After Charles Pugh's release, friend Reggie Reg reveals plan 'to share his story'

Five and a half years ago Charles Pugh - a former Detroit City Council president and former FOX 2 anchor, pleaded guilty to the sexual assault of a 14-year-old boy. On Wednesday he’ll be released from prison in Ionia.

The release of Charles Pugh comes with some conditions. He’ll be on probation for two years, wear a tether for six months and will be on the sex offender registry forever. 

Former Detroit radio legend Reggie Reg Davis has known Pugh since high school and has another distinction when it comes to his friend - saying he was the only person to visit him the last five-plus years.

Davis says during his visits he noticed a change in Pugh for the better. The two made plans for the future, including launching an online network on the internet. 

"Charles will do a tell-all," Davis said. "That's the way you guys can capture everything he experienced in those five and a half years."

The online venture is expected to launch sometime around February, Davis said. In addition to launching a new network, Pugh is also reportedly working on a book, he added.

"Charles had a very promising career in broadcast, television, radio, politics, but then to learn that he used his position to exploit youth, young people, is very unfortunate," said Karen Dumas, a communications consultant.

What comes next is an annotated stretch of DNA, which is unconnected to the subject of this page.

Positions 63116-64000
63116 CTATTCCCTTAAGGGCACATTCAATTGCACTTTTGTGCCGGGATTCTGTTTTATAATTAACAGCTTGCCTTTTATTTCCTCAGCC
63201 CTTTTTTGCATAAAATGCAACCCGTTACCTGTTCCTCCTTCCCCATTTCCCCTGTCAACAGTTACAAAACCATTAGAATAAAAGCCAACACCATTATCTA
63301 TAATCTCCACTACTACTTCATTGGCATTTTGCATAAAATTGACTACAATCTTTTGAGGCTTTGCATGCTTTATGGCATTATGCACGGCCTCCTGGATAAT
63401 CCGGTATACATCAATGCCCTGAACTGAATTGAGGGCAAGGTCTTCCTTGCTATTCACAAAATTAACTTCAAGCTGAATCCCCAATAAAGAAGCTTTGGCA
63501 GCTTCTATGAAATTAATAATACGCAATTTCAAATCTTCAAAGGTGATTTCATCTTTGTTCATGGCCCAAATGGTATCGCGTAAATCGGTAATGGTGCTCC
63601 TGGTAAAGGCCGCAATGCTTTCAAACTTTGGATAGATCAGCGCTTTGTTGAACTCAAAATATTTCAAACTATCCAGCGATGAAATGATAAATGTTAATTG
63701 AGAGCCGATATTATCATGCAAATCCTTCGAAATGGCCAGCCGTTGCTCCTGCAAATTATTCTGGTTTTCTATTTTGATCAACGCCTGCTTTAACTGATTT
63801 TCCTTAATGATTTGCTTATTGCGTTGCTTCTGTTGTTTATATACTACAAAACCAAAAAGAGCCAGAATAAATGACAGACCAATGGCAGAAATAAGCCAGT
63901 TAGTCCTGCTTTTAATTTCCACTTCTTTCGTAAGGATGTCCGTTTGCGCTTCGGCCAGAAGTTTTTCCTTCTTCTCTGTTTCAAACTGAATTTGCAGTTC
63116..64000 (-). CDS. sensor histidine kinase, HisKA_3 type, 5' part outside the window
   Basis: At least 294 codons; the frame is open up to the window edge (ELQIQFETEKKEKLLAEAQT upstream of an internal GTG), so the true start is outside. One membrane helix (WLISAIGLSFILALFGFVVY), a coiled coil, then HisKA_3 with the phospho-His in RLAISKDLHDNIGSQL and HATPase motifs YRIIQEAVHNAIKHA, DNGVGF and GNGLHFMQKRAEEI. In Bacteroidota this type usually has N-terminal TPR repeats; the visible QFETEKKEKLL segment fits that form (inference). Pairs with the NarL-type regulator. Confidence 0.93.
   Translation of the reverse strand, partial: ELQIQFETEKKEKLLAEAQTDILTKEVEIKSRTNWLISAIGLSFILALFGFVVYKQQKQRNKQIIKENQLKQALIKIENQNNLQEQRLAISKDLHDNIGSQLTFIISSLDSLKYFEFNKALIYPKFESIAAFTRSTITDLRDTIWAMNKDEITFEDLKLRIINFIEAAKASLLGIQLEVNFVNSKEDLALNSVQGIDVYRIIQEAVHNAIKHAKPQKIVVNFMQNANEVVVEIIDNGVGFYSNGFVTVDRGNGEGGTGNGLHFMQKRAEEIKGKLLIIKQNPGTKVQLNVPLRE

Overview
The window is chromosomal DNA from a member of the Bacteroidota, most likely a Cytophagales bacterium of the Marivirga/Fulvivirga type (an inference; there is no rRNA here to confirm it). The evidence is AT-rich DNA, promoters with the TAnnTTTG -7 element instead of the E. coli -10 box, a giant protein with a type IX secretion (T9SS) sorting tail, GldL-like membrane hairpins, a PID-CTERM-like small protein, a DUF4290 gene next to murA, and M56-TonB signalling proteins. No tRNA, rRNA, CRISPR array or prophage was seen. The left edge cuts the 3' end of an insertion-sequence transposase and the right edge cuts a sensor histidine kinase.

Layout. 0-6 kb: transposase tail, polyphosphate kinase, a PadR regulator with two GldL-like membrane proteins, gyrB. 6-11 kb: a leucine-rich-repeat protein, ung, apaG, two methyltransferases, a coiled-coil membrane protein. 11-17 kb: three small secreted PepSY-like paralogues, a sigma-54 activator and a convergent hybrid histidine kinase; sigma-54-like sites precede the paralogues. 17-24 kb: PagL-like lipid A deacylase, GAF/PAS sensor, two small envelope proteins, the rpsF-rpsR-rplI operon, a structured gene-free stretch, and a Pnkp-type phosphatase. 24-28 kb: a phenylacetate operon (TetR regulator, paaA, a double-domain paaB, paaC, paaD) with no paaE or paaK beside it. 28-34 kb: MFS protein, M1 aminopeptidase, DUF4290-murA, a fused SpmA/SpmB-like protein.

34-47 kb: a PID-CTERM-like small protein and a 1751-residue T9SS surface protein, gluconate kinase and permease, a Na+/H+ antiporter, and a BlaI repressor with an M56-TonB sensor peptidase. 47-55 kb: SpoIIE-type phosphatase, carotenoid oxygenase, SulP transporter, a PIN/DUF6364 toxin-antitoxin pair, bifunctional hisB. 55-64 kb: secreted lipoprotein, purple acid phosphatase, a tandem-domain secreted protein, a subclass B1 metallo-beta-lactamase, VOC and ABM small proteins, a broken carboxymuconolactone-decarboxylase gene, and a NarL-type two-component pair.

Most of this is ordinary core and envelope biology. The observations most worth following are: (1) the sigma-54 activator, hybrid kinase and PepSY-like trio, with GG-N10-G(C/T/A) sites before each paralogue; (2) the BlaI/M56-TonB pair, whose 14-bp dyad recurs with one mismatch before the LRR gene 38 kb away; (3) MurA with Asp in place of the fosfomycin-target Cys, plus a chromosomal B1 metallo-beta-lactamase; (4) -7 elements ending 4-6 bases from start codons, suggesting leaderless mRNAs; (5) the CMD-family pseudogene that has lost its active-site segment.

Dumas served as the chief of communications for Detroit while Pugh served on the council and says while she respects the court’s decision, she puts his crime in a different category.

"I can only hope that in addition to incarceration he received some kind of counseling," she said. "It’s an illness to be sexually attracted to a child of any gender."

Davis says that he and Pugh hopes to help others in Detroit through his experiences.

"We need to come together and stand strong with our families."

Some are leery that Pugh will be able to earn back the trust he may have lost in Detroit.

"Pedophilia is a very serious crime to me - morally, legally," Dumas said. "I’m not sure there is redemption. Certainly, he has an opportunity and a right to live the rest of his life."

Dumas says the lesson to learn from Charles Pugh is for those who witness the abuse of a child, to speak up.

"We always talk about protecting our young people," she said. "It goes beyond putting up metal detectors and those things. This is part of protecting our young people too."

Davis says Pugh should be considered a man who has paid his debt.